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The FDA has released two guidances for appeals of regulatory decisions, one each for mammography facilities and the other for medical device premarket reviews. These are the first two final guidances to come out of the FDA’s device center to date in 2022, and both describe a multi-stage appeal process available to the affected parties.
The Mammography Quality Standards Act of 1994 requires that a mammography facility be accredited and undergo periodic review by the accreditation organization of record. A new guidance states that a mammography facility that disagrees with an accreditation body’s decision to not accredit or reaccredit the facility can appeal the decision directly to that accreditation body. If the facility’s administrators still disagree with the results of that appeal, they can request a review by the director of the FDA’s Division of Mammography Quality Standards (DMQS). The operators of the facility can request a formal hearing before an appeals board at the Department of Health and Human Services if they are dissatisfied with the outcome at the DMQS review.
The appeals guidance for premarket decisions also presents a staged review process, but has a channel for appeals that can skip a stage when circumstances warrant. This telescoped review process allows a manufacturer to appeal directly to the next-level supervisor or even to the director of the Center for Devices and Radiological Health (CDRH).
There are several regulatory decisions that fall under the scope of this guidance, such as a not-substantially-equivalent (NSE) determination for 510(k) devices. Denials of PMA applications and investigational device exemptions are also eligible for this appeals process, as are FDA refusals to admit a device into the breakthrough devices program. These are all deemed significant regulatory decisions, while a number of other FDA actions are considered non-significant decisions, such as requests for additional information for 510(k) applications.
The standard process for appealing a significant decision is to appeal the decision to the next level up the CDRH organizational chart. In most instances, this would be an appeal to the Office of Health Technology of which the examining office is part. From there, an appeal would rise to the Office of Product Evaluation and Quality, then the office of the center director. This type of appeal could eventually rise to the office of the FDA commissioner. Under some circumstances, an appeal can be made directly to the FDA commissioner, but this is for exceptional cases involving an immediate hazard to public health or other similar considerations.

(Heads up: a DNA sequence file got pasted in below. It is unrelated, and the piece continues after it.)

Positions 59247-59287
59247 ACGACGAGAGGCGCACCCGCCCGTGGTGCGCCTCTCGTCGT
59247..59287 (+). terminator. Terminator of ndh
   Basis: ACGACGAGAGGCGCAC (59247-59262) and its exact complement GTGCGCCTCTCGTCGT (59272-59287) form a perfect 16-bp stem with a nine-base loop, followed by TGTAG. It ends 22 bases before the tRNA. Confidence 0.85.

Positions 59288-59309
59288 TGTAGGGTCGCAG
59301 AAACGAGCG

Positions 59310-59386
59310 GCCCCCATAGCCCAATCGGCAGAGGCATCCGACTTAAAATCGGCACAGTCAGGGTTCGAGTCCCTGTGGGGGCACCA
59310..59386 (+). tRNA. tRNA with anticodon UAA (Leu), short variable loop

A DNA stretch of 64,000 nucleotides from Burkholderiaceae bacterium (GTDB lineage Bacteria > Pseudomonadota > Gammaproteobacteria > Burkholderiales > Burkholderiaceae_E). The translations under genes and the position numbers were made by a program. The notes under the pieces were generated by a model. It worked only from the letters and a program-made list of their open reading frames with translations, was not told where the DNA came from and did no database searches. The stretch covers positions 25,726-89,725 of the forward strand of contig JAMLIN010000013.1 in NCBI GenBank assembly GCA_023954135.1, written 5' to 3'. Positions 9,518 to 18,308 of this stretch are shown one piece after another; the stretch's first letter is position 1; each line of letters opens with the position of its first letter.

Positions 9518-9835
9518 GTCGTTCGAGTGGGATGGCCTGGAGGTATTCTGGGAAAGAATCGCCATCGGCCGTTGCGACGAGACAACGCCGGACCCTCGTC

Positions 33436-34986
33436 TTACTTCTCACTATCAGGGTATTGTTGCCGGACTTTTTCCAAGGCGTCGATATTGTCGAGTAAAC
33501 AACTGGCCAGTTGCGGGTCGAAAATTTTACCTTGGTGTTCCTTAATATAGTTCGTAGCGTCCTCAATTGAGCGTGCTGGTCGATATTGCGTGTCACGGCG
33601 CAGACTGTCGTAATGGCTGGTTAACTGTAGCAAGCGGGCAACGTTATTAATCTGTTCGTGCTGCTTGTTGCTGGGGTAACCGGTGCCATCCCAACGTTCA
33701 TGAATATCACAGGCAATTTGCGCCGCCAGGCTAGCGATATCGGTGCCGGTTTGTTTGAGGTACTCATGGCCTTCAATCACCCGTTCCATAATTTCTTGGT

The telescoped review can take an appeal as far up as the center director, but there are conditions applied to this type of review. The appeal must be based on a significant regulatory or policy question, or revolve around a novel or unresolved question of medical science. A telescoped review can be used when the next-level supervisor has been involved in the regulatory action under review, but the agency is within its rights to decline to undertake a telescoped review.
These reviews can be handled with teleconferences and in-person meetings, although the manufacturer has the option of a paper review. The FDA can consult with an outside expert to process an appeal, but an appeal can also be reviewed by an advisory panel that would offer scientific expertise. There is also the dispute resolution advisory panel process, which is a separate function from the standard medical device advisory committee process.
Among the other appeals processes described in this guidance is the citizen’s petition, the petition for administrative reconsideration of action, and the petition for administrative stay of action. The guidance states that the FDA is often asked about judicial remedies, which can be filed with or without the agency’s assent. However, the guidance recommends that any potential litigants go through the entire course of internal FDA appeals before filing suit.
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